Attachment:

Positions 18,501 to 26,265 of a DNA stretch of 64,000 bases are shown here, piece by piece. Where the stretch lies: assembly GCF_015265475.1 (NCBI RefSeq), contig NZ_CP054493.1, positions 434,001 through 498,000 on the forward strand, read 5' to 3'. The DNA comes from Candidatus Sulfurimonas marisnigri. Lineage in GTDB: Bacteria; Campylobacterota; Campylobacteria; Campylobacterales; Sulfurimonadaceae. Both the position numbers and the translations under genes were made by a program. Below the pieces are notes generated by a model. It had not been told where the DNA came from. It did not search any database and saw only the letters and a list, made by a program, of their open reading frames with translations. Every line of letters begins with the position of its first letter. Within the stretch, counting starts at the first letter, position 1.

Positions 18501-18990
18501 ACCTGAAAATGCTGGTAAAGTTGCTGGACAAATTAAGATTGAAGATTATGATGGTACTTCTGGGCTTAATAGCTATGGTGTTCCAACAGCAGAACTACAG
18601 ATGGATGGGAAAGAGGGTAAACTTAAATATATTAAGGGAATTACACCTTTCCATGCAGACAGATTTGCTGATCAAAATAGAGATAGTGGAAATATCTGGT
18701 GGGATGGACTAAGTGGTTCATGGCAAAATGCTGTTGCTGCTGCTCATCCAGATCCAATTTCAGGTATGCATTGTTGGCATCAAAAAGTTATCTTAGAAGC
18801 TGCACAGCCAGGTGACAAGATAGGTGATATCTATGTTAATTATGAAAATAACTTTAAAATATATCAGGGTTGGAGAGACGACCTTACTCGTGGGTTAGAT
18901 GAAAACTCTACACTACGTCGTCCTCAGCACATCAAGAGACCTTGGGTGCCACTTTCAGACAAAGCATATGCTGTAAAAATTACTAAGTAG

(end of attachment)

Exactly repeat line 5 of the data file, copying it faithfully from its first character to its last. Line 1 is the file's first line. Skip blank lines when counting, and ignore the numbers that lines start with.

18701 GGGATGGACTAAGTGGTTCATGGCAAAATGCTGTTGCTGCTGCTCATCCAGATCCAATTTCAGGTATGCATTGTTGGCATCAAAAAGTTATCTTAGAAGC